- ASPCA: Disaster preparedness
- American Animal Hospital Association: Caring for pets during emergencies
- S. Food and Drug Administration: Take care of your pets before disaster strikes
Protecting Your Home
If a tornado occurs, it is important to protect your home. Since it is hard to predict when a tornado is going to happen, being prepared is crucial. Unlike with a hurricane, it is hard to prepare just before the event, so making sure that your home is as safe as possible is a great way to get ready in the event of a tornado. Fortifying your doors, windows, and your roof are good ideas. If you are building, it is a great idea to check out ways to make your home safer with concrete walls.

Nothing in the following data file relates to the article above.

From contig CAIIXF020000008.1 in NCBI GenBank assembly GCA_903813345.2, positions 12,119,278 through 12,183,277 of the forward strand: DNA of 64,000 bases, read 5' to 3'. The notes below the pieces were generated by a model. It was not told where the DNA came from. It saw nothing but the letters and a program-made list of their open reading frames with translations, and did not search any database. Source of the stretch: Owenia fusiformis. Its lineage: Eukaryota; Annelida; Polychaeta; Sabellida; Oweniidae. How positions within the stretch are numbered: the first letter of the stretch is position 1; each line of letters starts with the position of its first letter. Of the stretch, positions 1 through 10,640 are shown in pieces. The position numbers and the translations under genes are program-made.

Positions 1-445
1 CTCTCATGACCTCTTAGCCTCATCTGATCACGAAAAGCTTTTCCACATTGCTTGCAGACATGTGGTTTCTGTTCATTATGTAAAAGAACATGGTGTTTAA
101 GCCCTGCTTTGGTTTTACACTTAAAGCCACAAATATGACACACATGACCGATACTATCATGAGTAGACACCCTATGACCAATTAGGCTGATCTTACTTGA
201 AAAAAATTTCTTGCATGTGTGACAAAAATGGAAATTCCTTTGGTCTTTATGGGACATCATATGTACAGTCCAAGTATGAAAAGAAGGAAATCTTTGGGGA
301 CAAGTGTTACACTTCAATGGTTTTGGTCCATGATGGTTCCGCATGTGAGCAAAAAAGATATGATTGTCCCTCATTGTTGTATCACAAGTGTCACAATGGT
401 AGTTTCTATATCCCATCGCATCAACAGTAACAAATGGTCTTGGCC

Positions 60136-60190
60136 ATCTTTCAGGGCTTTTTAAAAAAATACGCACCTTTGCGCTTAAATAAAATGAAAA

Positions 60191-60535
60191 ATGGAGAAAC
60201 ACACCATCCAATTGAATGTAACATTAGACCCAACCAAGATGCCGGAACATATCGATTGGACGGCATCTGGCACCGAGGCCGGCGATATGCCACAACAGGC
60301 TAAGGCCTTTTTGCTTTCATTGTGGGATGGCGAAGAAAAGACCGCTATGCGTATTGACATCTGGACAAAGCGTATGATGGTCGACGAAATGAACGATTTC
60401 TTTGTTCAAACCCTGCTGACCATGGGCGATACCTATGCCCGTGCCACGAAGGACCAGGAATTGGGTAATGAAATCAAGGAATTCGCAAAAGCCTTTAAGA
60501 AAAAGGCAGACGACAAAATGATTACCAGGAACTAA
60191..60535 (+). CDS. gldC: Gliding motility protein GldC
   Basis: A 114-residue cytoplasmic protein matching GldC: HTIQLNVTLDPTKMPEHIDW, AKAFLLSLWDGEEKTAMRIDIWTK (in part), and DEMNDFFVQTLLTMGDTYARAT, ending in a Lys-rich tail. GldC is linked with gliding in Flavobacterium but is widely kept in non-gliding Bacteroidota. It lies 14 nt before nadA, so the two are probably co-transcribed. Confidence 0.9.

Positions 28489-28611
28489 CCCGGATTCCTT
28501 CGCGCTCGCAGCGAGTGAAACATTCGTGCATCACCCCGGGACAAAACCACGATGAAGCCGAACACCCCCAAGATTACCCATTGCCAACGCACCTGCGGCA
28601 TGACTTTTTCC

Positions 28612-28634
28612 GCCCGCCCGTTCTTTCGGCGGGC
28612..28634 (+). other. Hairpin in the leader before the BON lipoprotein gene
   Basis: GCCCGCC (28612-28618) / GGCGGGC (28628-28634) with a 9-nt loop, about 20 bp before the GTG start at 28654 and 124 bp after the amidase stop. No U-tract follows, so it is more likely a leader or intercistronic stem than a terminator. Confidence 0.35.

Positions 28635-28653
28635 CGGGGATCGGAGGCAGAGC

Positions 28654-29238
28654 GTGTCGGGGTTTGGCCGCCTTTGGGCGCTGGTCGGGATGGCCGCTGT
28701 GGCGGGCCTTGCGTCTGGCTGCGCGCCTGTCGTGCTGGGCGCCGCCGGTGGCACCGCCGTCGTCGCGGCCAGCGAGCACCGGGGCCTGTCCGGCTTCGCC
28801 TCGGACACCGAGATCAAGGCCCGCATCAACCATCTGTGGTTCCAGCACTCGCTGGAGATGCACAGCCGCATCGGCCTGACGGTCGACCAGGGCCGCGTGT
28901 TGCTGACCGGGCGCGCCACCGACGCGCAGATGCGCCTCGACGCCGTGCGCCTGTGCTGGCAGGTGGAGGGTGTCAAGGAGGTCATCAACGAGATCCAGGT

- Popular Mechanics: How to protect your home against tornadoes and hurricanes
- NPR: How to survive a tornado: plan ahead, avoid debris
What to Do During a Tornado
If you find yourself in a tornado, it is essential to know what to do. You should find an interior room away from any windows and stay as low to the ground as possible. A basement is ideal, but a first floor is acceptable if a basement is not available. Do not try to flee the tornado, as they can move very fast. Your home may be the safest place. Remain calm and know you have prepared properly!
- United States Department of Labor: Tornado preparedness and response
- Rensselaer Polytechnic Institute: Tornado safety tips
What to Do After a Tornado
After a tornado, the first thing to do is make sure you, your family, and any pets are safe and that your home is not in immediate danger. After that, it is important to make sure that you have adequate supplies until all services are restored and that there are no dangerous power or flooding situations. Finally, it is always a good idea to let everyone know you are safe.
- Ohio Committee for Severe Weather Awareness: Tornado facts and safety tips
- National Geographic: Tornadoes